As one would expect, this is leading to more goals in the back of the net as well. In 2016-17, Washington allowed just 2.16 goals per game. Over the past two seasons, that average has skyrocketed to 2.90 in 2017-18 and 3.02 in 2018-19.

Yes, Matt Niskanen had a down year and that’s why he and his $5.75 million cap hit is now in Philadelphia. But the forward lines play a role in team defense too and it is pretty clear MacLellan was searching for players with a proven track record of shot suppression to address that weakness.

MacLellan tipped his hand as to how he hoped to improve the team earlier in the offseason when he elected to extend Carl Hagelin. The team did not have enough cap room to re-sign both Connolly and Hagelin and MacLellan chose to extend the speedy penalty killer with limited offensive production in Hagelin over Connolly who scored 22 goals and 46 points last season. It should come as no surprise then that Hathaway is a strong penalty killer who averaged 1:42 of shorthanded ice time per night last season with the Calgary Flames.

So while the Caps may be losing offensive production this offseason, they have gained a new-look bottom six that looks much more defensively formidable. They also added key pieces to the penalty kill and return Hagelin who, when he was acquired at the trade deadline, instantly became Washington’s best penalty killer.

A cynic will say the direction the team took this offseason is a product of their cap space. It is often easier to focus on defense than offense because defense is harder to quantify. A 20-goal scorer is almost always more expensive than a shutdown forward.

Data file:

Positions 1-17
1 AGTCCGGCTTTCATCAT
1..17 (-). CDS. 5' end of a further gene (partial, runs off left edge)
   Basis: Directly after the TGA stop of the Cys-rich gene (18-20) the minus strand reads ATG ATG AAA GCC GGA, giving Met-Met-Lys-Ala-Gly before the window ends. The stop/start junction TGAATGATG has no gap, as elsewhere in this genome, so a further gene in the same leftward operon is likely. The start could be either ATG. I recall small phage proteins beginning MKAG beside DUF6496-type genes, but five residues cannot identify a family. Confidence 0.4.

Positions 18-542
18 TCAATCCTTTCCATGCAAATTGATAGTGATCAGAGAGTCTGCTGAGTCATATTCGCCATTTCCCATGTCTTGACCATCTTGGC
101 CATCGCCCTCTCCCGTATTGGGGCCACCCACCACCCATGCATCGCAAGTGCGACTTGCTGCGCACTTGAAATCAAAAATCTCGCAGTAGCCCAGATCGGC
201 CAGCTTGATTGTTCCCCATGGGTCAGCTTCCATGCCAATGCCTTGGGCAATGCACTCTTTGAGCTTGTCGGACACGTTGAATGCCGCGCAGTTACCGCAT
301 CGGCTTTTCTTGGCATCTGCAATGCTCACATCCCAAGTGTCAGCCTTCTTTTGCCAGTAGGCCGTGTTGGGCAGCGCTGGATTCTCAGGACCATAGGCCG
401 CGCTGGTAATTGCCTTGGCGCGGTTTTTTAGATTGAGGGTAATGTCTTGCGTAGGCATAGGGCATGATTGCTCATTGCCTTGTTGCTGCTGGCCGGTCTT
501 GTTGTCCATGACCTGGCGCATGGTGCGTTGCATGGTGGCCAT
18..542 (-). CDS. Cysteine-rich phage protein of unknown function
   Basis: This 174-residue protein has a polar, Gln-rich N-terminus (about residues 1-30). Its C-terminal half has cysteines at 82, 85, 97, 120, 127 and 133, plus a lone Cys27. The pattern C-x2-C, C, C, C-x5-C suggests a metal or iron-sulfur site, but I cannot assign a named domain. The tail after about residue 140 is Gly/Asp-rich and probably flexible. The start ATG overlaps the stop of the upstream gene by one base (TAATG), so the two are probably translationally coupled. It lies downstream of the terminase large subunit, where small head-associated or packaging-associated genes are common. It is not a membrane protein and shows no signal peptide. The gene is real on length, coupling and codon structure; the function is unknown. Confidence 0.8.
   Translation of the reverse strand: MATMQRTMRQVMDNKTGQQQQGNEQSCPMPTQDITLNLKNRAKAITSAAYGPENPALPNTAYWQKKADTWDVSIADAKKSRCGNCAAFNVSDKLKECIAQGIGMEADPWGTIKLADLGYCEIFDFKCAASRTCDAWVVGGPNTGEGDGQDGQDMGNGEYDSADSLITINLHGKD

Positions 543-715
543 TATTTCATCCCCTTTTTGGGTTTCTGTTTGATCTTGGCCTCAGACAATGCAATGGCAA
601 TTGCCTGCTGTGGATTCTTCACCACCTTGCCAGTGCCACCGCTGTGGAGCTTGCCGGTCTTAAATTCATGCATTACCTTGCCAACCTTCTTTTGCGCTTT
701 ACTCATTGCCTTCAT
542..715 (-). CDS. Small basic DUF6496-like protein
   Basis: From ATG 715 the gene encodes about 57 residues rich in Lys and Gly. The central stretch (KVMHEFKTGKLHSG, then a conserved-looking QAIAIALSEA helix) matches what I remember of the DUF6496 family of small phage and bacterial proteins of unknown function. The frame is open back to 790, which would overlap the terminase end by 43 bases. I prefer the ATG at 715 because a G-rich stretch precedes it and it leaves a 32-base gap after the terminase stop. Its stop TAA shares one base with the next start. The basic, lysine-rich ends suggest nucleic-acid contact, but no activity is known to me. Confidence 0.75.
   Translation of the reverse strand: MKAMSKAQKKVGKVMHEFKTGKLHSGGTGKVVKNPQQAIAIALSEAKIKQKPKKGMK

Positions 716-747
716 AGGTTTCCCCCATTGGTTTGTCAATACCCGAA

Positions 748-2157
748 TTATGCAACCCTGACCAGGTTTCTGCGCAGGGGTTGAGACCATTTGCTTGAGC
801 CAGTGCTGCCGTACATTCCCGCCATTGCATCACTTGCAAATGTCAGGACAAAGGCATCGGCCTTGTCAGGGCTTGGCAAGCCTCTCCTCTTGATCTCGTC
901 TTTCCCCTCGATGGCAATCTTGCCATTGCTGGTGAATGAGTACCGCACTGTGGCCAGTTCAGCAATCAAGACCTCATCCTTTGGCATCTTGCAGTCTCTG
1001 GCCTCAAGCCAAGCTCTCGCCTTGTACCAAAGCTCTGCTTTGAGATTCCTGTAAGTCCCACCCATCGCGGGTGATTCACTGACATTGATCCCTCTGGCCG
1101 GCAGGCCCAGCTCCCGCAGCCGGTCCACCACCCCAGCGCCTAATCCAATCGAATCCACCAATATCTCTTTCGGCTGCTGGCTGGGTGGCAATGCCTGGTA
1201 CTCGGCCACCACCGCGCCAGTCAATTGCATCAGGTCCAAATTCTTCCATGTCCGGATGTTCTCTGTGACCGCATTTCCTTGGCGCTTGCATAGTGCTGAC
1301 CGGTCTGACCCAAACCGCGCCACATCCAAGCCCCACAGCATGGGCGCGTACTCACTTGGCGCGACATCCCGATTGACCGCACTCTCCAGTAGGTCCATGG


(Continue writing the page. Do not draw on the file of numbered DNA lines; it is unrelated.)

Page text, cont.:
There is no doubt that money played a factor in the team’s moves this offseason, but the direction MacLellan took looks like it was borne of necessity, not penny-pinching. Team defense was as glaring a weakness as depth offensive production was last season and you have to keep in mind that the offensive superstars are getting older. Alex Ovechkin, Nicklas Backstrom and T.J. Oshie are all 31 or older. That is half of the top-six. These three are not going to continue to produce at such a high level forever. When a team built around its offense starts to lose that offensive production, things can collapse pretty quickly. The team had to improve defensively or it would have to rely solely on an aging offensive core plus Braden Holtby in net to carry them. Now, on paper at least, Washington looks like a stronger team defensively heading into 2019-20.

So yes, Caps look like they have gotten better, just not the way you probably anticipated.

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Brett Connolly says goodbye to Capitals, D.C. with heartfelt letter

Brett Connolly says goodbye to Capitals, D.C. with heartfelt letter

Brett Connolly's NHL career will start anew in Florida with the Panthers thanks to a four-year, $14 million contract.

But before he leaves the Washington Capitals, Connolly expressed his thanks to the organization and to the city for the time he spent in the area.

"Achieving my childhood dream alongside you.. DC and you all (fans) will forever have a special place in my heart," Connolly wrote.

Over the past three seasons, Connolly posted a career high in goals and points last season with 22 and 46, respectively, and won the Stanley Cup with the team in 2018.

He was also a favorite among fans, including one who got a tattoo of Connolly himself getting a tattoo while munching on pizza.